Morning Shift: “The end of fair share fees”
Hel-lo? … The business lobby and its ideological allies on the right have not pressed for right-to-work out of a passion for the First Amendment. They’ve sought to eliminate payments by nonmembers to labor unions — public sector unions in the case of Friedrichs — because they want to weaken unions. This is just about the worst-kept secret in America, but you wouldn’t have known that from hearing Roberts, Scalia, and DuMont Monday.
Capital & Main: “Could Friedrichs v. CTA Be Labor’s ‘Citizens United’?”
As usual, we turn to Capital & Main to explain the real issues and call out judicial activism by the same hypocritical right-wing corporate interests that decry “judicial activism” … when they believe someone else is doing it.
The case could go down as organized labor’s Citizens United — decimating membership, crippling the unions’ lobbying efficacy and effectively stifling the collective political voice of public-sector workers. …
In fact, Friedrichs has been literally tailored to [weaken teachers’ voice to advocate for students] and was fast-tracked through the California courts by the plaintiffs’ lawyers who asked judges to rule against them so that they could move the case up more quickly toward the Supreme Court.
“Clearly some justices believe that public-sector collective bargaining is bad,” University of California, Irvine law school professor Catherine Fisk told Capital & Main, “and so I think that Friedrichs was a case delivered by an activist litigation group to provide them the vehicle to hold that all public-sector collective bargaining has to be on a strictly right-to-work basis.”
The case that could cripple public-sector unions zoomed thought the courts specifically to climb into Alito’s lap and the lawyers for the Center for Individual Rights (CIR) are ready to dance. …
The strategy is “nefarious,” Frank Deale, a professor at the CUNY School of Law told American Prospect. “In fact, it’s collusive, in a way. You’re setting up this false scenario, this false conflict, in order to get a Supreme Court ruling. The Center for Individual Rights didn’t even make an argument [in the lower-court filings]. They asked for the court to rule for the defendant, and then they got rewarded for it.”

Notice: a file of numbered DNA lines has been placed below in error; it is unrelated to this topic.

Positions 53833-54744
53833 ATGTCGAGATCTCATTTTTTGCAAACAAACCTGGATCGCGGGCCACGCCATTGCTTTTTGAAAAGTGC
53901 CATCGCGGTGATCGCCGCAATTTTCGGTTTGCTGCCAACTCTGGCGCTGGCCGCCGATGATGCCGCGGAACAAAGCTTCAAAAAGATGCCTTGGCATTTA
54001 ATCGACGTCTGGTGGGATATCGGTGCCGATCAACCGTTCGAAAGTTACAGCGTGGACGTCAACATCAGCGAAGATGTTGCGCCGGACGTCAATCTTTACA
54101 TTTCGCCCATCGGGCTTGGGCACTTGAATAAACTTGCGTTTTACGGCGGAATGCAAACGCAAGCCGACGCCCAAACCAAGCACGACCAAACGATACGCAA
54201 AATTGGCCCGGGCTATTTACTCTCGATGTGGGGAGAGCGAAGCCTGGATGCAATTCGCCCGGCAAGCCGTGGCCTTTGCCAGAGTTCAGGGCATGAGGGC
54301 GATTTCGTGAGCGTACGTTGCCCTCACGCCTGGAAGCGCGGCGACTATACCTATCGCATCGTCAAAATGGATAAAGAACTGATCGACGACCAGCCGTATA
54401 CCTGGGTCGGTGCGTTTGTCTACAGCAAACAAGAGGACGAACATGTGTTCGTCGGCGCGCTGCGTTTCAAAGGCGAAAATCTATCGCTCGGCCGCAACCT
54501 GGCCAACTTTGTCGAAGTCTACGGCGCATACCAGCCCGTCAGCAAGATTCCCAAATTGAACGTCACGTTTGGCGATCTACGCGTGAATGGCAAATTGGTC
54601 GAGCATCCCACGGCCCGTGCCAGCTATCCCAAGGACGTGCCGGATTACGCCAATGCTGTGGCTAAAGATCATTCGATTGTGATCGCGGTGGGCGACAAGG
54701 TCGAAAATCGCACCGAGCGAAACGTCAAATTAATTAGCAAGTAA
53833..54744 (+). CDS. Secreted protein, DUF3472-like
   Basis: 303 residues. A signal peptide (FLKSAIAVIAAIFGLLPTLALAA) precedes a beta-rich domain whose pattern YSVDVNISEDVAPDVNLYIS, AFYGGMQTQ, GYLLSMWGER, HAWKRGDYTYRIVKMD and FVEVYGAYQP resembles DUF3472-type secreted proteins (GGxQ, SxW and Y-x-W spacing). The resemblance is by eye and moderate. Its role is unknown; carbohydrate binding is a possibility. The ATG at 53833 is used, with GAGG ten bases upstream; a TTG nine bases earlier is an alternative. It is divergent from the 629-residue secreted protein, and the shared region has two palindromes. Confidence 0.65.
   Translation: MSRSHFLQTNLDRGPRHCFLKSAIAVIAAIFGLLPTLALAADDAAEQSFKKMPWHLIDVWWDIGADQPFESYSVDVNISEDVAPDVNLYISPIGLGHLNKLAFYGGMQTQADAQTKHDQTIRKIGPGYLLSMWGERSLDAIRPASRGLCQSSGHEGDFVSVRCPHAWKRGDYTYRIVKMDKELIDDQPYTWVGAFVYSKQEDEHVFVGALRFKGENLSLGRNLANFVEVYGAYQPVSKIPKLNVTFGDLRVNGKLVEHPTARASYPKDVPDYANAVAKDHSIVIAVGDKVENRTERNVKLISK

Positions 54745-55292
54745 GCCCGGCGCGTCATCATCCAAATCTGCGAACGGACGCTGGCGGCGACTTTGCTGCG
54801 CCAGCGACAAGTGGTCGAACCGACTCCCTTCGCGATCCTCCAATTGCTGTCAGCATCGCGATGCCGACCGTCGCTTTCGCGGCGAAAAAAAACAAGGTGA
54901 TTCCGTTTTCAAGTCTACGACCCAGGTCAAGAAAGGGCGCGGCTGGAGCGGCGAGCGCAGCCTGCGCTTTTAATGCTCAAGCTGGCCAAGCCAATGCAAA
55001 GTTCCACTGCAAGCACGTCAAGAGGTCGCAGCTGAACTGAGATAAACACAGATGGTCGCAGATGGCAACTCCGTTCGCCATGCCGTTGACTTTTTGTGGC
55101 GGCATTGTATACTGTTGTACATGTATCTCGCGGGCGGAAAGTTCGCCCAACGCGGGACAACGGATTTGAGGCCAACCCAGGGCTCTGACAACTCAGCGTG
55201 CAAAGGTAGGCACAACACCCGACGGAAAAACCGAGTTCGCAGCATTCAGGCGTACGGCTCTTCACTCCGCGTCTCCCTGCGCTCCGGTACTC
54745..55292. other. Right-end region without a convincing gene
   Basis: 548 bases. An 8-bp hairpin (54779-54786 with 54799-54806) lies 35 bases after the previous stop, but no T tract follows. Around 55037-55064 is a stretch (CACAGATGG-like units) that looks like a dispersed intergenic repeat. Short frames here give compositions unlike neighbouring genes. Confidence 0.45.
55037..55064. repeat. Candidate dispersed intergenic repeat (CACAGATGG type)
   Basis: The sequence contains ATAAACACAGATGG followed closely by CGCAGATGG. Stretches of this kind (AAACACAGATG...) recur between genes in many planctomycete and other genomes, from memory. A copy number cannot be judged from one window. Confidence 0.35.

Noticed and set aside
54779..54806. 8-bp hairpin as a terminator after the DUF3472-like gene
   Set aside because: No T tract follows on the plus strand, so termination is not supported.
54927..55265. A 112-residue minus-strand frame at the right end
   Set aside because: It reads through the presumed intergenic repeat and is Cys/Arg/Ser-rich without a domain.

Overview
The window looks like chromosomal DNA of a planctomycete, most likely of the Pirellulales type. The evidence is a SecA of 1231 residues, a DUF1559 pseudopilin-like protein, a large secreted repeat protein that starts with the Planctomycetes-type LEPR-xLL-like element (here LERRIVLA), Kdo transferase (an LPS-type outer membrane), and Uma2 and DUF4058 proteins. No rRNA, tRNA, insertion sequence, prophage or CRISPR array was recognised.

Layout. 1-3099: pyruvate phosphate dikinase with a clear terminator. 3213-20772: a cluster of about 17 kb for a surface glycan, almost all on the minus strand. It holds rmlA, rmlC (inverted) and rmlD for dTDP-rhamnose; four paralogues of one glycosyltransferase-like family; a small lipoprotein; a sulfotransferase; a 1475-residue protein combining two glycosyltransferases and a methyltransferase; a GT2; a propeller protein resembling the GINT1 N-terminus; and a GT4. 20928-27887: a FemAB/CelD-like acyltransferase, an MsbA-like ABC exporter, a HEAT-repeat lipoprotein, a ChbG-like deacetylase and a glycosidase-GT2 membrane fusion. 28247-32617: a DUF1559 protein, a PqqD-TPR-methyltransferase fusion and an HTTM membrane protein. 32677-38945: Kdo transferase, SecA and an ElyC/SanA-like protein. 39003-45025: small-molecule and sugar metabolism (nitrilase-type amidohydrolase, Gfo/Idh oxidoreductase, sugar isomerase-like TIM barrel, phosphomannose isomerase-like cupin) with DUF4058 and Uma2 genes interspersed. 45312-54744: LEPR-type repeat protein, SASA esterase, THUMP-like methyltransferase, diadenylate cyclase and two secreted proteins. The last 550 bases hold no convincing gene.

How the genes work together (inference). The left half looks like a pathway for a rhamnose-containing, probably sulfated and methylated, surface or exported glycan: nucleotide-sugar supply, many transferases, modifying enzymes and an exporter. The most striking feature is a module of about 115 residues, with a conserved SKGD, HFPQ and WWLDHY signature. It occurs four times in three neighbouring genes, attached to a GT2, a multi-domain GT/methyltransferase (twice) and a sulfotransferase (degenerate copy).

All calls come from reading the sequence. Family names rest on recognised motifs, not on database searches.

There is a case heading to the Supreme Court this term that threatens to muzzle workers and further entrench staggering levels of economic inequality in our country, tipping the scales even further in the direction of corporate CEOs and wealthy special interests. …
And that is what’s at stake in this case: Corporate CEOs know that the ability to come together and speak in one voice is workers’ best tool to advocate for economic justice and workplace fairness. After launching successful efforts to push extreme anti-union policies through state legislatures, big money conservatives are using the courts to come after workers’ right to join together.
NY Times Editorial: “At the Supreme Court, a Big Threat to Unions”
In a 2014 ruling, Justice Alito dismissed the free-rider concern and claimed that those who support a union will willingly pay its dues, but this is contradicted by both common sense and experience.
States should continue to be free to fashion their own arrangements for handling labor relations. More than 20 have fair-share fee systems which encompass thousands of negotiated contracts representing millions of teachers, police officers, firefighters and other public workers. All this could be upset by a ruling for the plaintiffs.
At the least, the court should be extremely wary, as it usually is, of upending long-settled precedent. The Abood ruling has stood, and been repeatedly reaffirmed, for nearly 40 years. It would be troubling if it was now reversed by a deeply divided vote.
Morning Shift: “Bonanza For Bradley?”
The conservative Bradley Foundation has spent millions over three decades to smash labor unions. Now an investment that could barely buy a house in Washington may bring it closer to that goal than ever before.
Bradley funds the Center for Individual Rights, the conservative D.C. nonprofit law firm that brought the Friedrichs case; it funds (or has funded) at least 11 organizations that submitted amicus briefs for the plaintiffs; and it’s funded a score of conservative organizations that support the lawsuit’s claim that fair-share fees are unconstitutional. When CIR first filed the case in a California federal court in 2013, the foundation posted the news on its website under the tab, “What We Do.”